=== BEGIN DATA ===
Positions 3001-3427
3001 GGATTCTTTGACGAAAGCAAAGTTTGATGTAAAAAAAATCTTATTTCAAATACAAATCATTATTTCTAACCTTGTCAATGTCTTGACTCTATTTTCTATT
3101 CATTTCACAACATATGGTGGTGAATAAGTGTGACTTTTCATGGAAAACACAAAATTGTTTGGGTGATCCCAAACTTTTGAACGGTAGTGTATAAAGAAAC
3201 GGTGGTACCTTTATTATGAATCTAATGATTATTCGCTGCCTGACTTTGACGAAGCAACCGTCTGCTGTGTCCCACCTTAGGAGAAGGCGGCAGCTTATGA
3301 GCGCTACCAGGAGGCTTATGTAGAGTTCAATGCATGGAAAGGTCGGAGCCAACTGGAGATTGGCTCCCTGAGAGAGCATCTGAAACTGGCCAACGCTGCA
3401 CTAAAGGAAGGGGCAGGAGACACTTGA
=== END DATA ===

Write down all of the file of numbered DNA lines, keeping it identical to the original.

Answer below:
Positions 3001-3427
3001 GGATTCTTTGACGAAAGCAAAGTTTGATGTAAAAAAAATCTTATTTCAAATACAAATCATTATTTCTAACCTTGTCAATGTCTTGACTCTATTTTCTATT
3101 CATTTCACAACATATGGTGGTGAATAAGTGTGACTTTTCATGGAAAACACAAAATTGTTTGGGTGATCCCAAACTTTTGAACGGTAGTGTATAAAGAAAC
3201 GGTGGTACCTTTATTATGAATCTAATGATTATTCGCTGCCTGACTTTGACGAAGCAACCGTCTGCTGTGTCCCACCTTAGGAGAAGGCGGCAGCTTATGA
3301 GCGCTACCAGGAGGCTTATGTAGAGTTCAATGCATGGAAAGGTCGGAGCCAACTGGAGATTGGCTCCCTGAGAGAGCATCTGAAACTGGCCAACGCTGCA
3401 CTAAAGGAAGGGGCAGGAGACACTTGA